Finally, before we wrap up this post I’d like to point out that Marshall called it the “criterion of unintentionality.” He explains:
Its origins go back to P. W. Schmiedel who drew attention to various pieces of evidence which had survived, as it were, contrary to the intention of the tradition. Thus the early Christian tradition plainly attached great importance to the aspects of Jesus’ character which indicated that he came from God and had a supernatural character . . . (Marshall 1977/2001, pp. 205-206, emphasis mine)
I think this terminology probably reflects what Schmiedel was getting at — not that later Christians were particularly embarrassed by the material, but that it didn’t fit in with their agenda. In such cases as Jesus’ baptism, the subsequent evangelists did not so much feel embarrassment over the event, as the need to incorporate the received tradition into their own theological framework. However, contrary to Schmiedel, they didn’t preserve the tradition because the baptism was necessarily historically true, but that it was confessionally true. Can things be both? Yes, but it is a distinction with a significant difference.
Marshall, who was a rather conservative chap, ends his chapter on “The Historical Jesus” by saying:
To undertake the task of historical study is not to embark on a forlorn venture, bound to lead to ignorance and scepticism. On the contrary, historical study can be the servant of faith. (Marshall 1977/2001, p. 211, emphasis mine)
Naturally. The ultimate purpose of history is to search for the truth. But for apologists, the truth is already known. They do not discover it; they receive it. They can safely let history into the sanctuary, since the “servant of faith” can only prove the truth they already know.
That said, in the previous paragraph he wrote:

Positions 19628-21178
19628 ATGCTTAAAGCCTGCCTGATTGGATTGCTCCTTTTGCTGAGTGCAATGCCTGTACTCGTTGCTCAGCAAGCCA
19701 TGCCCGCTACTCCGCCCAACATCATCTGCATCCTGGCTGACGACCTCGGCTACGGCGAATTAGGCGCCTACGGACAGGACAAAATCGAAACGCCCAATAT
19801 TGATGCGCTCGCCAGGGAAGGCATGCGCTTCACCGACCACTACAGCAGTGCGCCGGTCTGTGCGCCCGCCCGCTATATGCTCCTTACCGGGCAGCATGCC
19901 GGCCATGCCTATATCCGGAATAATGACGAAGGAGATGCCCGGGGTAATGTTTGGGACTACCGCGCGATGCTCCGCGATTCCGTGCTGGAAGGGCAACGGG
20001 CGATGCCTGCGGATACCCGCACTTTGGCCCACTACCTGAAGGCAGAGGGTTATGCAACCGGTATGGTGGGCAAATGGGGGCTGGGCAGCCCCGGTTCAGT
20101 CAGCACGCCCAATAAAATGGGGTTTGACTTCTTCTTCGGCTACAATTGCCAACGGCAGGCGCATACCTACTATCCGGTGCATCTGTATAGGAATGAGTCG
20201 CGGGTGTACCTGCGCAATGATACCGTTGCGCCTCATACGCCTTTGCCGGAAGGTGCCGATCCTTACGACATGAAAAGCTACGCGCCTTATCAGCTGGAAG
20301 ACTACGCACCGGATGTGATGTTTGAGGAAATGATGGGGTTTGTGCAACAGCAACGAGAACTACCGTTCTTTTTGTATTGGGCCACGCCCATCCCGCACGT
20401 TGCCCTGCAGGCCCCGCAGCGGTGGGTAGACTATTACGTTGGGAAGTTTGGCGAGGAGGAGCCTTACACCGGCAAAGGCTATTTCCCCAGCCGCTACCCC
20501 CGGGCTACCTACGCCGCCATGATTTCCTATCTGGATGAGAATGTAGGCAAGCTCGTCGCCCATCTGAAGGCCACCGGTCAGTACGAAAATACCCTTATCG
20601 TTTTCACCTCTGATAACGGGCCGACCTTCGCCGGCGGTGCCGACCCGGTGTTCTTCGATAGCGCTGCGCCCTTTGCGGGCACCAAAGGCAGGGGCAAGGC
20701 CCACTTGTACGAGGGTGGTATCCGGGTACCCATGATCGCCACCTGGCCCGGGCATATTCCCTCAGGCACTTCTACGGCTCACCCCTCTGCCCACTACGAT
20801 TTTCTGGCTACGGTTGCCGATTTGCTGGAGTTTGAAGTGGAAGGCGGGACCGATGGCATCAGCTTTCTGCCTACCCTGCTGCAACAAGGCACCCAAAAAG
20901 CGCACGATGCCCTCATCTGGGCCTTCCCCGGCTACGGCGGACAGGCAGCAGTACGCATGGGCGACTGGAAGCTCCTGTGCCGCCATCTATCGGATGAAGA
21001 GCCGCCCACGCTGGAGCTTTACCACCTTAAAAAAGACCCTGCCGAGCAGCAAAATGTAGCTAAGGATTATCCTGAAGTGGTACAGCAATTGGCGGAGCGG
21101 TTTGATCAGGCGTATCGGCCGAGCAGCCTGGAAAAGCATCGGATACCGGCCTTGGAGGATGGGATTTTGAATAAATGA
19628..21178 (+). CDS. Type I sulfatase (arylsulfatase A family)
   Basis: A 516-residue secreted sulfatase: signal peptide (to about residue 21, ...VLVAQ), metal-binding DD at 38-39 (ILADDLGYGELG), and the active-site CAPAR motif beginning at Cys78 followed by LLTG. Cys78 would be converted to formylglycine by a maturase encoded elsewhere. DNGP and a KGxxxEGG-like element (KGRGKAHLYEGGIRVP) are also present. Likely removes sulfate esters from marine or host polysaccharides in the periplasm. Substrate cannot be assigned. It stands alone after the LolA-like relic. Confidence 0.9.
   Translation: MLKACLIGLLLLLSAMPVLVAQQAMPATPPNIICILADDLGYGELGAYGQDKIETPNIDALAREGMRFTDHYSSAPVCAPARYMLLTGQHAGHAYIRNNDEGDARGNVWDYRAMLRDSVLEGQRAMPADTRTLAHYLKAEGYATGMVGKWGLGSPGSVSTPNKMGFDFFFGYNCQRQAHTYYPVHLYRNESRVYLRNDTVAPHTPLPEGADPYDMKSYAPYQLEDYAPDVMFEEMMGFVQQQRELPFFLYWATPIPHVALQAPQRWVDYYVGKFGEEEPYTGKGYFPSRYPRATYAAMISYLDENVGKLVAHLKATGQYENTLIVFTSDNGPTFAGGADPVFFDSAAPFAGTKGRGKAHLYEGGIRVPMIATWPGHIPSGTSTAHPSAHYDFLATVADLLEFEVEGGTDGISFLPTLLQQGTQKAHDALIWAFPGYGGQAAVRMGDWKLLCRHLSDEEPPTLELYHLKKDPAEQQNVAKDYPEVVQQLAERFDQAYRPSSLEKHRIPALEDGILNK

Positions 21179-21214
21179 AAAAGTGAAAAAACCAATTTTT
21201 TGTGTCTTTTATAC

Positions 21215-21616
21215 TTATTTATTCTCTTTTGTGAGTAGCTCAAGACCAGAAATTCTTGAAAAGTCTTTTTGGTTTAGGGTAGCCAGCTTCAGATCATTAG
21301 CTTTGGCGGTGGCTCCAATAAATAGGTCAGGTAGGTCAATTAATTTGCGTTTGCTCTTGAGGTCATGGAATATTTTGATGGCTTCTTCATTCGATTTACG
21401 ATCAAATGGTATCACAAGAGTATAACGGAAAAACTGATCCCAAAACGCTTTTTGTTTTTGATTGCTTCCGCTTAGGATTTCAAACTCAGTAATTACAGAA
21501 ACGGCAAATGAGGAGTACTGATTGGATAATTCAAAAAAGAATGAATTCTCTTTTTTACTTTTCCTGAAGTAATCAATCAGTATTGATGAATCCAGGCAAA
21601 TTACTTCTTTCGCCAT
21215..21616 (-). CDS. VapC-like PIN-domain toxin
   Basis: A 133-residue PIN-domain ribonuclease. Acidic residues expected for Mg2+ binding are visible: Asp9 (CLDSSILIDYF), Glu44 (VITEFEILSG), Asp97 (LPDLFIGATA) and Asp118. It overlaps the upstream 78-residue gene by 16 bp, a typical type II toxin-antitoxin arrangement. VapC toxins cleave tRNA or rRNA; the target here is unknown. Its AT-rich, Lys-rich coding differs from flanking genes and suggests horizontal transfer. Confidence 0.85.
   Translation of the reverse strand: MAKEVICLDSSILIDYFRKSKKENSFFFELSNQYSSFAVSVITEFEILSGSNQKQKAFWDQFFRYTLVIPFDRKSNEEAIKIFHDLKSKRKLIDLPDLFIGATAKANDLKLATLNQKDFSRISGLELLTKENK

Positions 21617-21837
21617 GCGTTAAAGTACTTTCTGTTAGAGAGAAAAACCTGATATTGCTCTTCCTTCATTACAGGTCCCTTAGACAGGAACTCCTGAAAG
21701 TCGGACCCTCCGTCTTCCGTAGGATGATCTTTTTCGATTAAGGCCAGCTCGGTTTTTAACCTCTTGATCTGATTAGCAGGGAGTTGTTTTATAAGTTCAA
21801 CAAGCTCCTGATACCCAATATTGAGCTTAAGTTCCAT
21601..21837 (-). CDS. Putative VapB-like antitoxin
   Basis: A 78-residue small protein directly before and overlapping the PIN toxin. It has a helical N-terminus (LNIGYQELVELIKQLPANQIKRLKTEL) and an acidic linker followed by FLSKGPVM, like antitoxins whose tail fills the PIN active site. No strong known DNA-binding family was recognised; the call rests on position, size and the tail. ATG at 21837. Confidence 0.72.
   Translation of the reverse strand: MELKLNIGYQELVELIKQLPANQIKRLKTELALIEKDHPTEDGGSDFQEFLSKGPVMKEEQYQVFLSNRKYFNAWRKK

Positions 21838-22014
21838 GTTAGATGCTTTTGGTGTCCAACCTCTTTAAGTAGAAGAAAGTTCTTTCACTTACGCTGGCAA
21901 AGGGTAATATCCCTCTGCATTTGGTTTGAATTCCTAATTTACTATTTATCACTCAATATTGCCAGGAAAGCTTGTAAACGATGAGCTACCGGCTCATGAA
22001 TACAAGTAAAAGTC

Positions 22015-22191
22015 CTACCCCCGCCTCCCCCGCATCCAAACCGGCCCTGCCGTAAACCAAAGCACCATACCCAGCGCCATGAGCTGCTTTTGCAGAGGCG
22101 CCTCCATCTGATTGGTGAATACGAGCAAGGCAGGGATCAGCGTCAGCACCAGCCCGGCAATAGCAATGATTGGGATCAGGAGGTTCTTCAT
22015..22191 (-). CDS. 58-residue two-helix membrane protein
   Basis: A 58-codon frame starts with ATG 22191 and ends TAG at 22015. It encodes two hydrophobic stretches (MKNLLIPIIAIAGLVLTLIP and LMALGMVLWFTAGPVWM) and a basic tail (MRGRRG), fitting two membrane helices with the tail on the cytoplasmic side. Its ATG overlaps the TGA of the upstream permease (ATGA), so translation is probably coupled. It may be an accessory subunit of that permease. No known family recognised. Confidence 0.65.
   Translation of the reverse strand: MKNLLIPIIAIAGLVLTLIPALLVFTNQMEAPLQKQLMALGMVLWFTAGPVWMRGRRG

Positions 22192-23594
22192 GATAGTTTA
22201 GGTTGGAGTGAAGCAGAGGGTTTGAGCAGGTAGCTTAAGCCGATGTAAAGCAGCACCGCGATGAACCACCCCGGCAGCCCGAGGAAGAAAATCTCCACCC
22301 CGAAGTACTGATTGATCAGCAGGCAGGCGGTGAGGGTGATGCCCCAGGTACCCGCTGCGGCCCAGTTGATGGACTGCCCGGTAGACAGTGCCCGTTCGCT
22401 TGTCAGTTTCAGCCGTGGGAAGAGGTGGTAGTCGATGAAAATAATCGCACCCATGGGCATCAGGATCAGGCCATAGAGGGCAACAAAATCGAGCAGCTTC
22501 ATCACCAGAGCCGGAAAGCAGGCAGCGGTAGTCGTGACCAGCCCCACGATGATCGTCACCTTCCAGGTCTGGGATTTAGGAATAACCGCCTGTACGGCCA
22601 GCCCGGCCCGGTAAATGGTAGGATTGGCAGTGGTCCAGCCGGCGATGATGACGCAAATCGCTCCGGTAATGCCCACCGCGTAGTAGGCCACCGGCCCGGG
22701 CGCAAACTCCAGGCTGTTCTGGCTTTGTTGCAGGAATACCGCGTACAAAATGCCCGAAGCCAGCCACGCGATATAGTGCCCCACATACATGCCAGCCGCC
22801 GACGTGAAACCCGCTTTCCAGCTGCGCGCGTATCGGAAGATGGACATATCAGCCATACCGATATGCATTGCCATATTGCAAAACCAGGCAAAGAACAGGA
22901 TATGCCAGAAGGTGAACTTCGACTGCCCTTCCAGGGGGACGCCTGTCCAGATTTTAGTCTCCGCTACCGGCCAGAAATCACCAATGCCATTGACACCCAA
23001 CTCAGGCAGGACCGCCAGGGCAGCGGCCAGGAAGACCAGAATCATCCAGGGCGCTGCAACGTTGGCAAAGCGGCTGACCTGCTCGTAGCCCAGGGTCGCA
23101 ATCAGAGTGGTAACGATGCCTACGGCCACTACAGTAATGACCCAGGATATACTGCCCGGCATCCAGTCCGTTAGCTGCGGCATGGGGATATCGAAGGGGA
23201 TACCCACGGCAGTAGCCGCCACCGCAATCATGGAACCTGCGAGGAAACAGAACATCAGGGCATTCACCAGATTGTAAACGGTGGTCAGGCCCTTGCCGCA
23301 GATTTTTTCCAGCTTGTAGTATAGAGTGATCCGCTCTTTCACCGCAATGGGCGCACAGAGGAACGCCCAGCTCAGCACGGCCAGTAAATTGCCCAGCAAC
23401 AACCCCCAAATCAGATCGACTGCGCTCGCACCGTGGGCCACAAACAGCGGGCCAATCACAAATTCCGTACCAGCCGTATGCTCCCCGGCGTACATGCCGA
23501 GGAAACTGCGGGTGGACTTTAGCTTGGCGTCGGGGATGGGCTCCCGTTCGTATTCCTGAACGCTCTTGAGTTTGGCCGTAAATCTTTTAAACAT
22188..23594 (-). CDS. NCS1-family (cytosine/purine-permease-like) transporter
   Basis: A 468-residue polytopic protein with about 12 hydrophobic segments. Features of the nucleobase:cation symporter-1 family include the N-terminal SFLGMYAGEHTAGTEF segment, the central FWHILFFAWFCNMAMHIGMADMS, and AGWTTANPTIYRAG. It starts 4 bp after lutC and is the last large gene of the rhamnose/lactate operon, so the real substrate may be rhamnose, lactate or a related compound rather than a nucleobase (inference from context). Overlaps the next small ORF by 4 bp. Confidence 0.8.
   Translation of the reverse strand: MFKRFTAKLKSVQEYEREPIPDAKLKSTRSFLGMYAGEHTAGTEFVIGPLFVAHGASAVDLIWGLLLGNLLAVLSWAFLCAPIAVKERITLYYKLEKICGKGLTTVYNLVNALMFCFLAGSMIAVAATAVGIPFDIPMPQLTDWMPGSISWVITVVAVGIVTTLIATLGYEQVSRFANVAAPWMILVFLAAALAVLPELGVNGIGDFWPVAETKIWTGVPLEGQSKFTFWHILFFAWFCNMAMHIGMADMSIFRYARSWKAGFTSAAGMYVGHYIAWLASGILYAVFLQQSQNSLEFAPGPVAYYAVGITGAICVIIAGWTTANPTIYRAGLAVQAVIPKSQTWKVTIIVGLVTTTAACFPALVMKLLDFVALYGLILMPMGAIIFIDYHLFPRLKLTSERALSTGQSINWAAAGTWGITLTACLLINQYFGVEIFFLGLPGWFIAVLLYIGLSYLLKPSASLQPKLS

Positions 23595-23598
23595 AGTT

This approach admittedly carries with it the possibilities that in some cases it may not be possible to prove that the tradition has a historical basis, and that on occasion what is reported about Jesus may not correspond with historical reality; sayings ascribed to Jesus may turn out to have been created or modified by the early church as it recorded the impression which Jesus had made on it and presented him afresh to successive generations. These possibilities must be frankly admitted, even if we may suspect that the amount of such activity was slight. (Marshall 1977/2001, p. 211, emphasis mine)
Marshall allowed for the existence of hairline cracks in the historical Jesus facade. But such cracks exposed to the elements can become yawning crevices or even “ugly broad ditches.” By the end of the ’70s, the Second Quest had pretty much run out of gas — not quite dead, but coasting slowly and aimlessly around a circular track that leads nowhere.
Marshall, Ian Howard
I Believe in the Historical Jesus, Regent College Publishing, 2001
Porter, Stanley E.
Criteria for Authenticity in Historical-Jesus Research, Continuum, 2004
Jesus: An Experiment in Christology, Crossroad, 1981
Schmiedel, Paul Wilhelm
Latest posts by Tim Widowfield (see all)
- What Is the Purpose of the Nicodemus Stories in John? (Part 2) - 2021-01-16 00:35:53 GMT+0000
- What Is the Purpose of the Nicodemus Stories in John? (Part 1) - 2021-01-06 00:18:38 GMT+0000
- Did Jonathan Z. Smith Really Not Understand Ideal Types? (Part 4) - 2020-12-31 22:42:13 GMT+0000
If you enjoyed this post, please consider donating to Vridar. Thanks!